Da­ta Lit­er­a­cy: The Foun­da­tion for Mod­ern Tri­al Ex­e­cu­tion

In 2016, the International Council for Harmonisation (ICH) updated their “Guidelines for Good Clinical Practice.” One key shift was a mandate to implement a risk-based quality management system throughout all stages of a clinical trial, and to take a systematic, prioritized, risk-based approach to clinical trial monitoring—on-site monitoring, remote monitoring, or any combination thereof.

Pfiz­er's big block­buster Xel­janz flunks its post-mar­ket­ing safe­ty study, re­new­ing harsh ques­tions for JAK class

When the FDA approved Pfizer’s JAK inhibitor Xeljanz for rheumatoid arthritis in 2012, they slapped on a black box warning for a laundry list of adverse events and required the New York drugmaker to run a long-term safety study.

That study has since become a consistent headache for Pfizer and their blockbuster molecule. Last year, Pfizer dropped the entire high dose cohort after an independent monitoring board found more patients died in that group than in the low dose arm or a control arm of patients who received one of two TNF inhibitors, Enbrel or Humira.

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Covid-19 roundup: EU and As­traZeneca trade blows over slow­downs; Un­usu­al unions pop up to test an­ti­bod­ies, vac­cines

After coming under fire for manufacturing delays last week, AstraZeneca’s feud with the European Union has spilled into the open.

The bloc accused the pharma giant on Wednesday of pulling out of a meeting to discuss cuts to its vaccine supplies, the AP reported. AstraZeneca denied the reports, saying it still planned on attending the discussion.

Early Wednesday, an EU Commission spokeswoman said that “the representative of AstraZeneca had announced this morning, had informed us this morning that their participation is not confirmed, is not happening.” But an AstraZeneca spokesperson later called the reports “not accurate.”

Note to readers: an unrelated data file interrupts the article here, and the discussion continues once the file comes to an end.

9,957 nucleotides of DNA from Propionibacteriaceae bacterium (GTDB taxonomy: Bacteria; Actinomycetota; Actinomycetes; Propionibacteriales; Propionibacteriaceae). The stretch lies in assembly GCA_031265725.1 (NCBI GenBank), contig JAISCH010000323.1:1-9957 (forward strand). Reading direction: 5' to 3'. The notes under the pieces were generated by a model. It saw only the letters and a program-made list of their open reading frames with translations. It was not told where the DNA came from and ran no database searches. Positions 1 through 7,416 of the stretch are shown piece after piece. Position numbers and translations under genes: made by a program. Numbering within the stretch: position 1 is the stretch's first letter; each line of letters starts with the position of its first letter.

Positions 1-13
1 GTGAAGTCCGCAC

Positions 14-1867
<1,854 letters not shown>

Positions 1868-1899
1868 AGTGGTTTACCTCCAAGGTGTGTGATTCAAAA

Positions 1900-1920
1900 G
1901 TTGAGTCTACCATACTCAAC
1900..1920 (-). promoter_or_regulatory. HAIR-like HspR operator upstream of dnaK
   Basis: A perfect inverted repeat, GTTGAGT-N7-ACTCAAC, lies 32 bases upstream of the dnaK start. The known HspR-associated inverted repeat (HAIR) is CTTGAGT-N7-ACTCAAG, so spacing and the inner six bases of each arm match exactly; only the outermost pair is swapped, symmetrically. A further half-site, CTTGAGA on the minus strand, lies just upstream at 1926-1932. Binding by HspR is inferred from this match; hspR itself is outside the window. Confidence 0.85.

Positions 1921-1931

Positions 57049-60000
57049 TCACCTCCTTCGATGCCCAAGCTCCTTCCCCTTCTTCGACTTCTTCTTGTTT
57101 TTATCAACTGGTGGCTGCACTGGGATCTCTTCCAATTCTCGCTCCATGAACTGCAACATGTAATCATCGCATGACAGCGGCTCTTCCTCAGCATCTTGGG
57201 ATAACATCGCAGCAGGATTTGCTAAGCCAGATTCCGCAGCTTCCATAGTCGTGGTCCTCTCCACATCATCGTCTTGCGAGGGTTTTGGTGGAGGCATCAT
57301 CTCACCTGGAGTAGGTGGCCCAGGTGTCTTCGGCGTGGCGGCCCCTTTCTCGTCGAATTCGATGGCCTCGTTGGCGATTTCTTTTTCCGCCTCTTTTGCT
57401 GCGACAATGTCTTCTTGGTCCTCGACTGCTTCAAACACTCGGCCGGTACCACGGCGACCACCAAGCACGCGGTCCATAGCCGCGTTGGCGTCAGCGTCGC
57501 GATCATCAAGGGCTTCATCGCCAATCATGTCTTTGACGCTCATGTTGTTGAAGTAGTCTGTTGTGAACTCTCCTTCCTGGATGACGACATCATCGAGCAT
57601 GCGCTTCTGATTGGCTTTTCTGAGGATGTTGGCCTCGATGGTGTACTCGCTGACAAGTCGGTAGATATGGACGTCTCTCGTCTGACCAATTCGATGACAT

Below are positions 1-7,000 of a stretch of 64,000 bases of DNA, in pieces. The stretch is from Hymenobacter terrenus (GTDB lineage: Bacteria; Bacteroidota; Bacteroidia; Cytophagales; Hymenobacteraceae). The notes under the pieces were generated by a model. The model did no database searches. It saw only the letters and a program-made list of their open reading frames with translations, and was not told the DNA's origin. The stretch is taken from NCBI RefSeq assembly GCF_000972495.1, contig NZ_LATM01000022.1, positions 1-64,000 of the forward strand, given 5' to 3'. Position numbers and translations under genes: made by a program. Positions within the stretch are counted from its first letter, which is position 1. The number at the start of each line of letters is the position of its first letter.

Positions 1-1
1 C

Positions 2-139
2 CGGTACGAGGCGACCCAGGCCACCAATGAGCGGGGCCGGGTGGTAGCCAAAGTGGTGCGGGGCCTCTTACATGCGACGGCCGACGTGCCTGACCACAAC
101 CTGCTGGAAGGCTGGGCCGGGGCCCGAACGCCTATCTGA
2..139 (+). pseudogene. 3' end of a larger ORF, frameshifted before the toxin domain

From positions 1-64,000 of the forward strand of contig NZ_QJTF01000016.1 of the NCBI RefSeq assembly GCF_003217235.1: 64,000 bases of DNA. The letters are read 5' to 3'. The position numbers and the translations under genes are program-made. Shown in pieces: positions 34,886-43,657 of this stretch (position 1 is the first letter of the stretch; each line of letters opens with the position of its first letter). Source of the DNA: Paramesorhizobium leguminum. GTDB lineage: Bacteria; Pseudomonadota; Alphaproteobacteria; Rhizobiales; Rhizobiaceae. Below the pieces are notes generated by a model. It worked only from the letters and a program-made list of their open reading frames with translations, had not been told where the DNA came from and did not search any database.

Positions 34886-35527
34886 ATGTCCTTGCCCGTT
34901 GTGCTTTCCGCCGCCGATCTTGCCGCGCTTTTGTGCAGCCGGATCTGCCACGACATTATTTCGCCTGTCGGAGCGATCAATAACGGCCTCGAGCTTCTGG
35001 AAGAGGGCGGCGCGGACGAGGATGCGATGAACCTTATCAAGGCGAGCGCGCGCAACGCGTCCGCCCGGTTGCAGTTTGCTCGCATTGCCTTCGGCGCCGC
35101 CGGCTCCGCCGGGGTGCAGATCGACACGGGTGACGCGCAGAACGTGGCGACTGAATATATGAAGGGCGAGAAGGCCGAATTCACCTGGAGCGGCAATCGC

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Pascal Soriot, AP

As­traZeneca CEO Pas­cal So­ri­ot sev­ers an un­usu­al board con­nec­tion, steer­ing clear of con­flicts while re­tain­ing im­por­tant al­liances

CSL Behring chief Paul Perreault scored an unusual coup last summer when he added AstraZeneca CEO Pascal Soriot to the board, via Zoom. It’s rare, to say the least, to see a Big Pharma CEO take any board post in an industry where interests can simultaneously connect and collide on multiple levels of operations.

The tie set the stage for an important manufacturing connection. The Australian pharma giant agreed to supply the country with 10s of millions of AstraZeneca’s Covid-19 vaccine, once it passes regulatory muster.

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Yanay Ofran (L) and Anat Binur (Ukko)

Leaps by Bay­er backs a pro­tein en­gi­neer­ing start­up tak­ing on Aim­mune — and Nestlé — in peanut al­ler­gy

Little capsules of peanut powder drove Nestlé’s $2.6 billion buyout of Aimmune. Now, with $40 million in new funding, a fledgling biotech is promising to bring a more sophisticated version of that protein therapy that can go much, much further.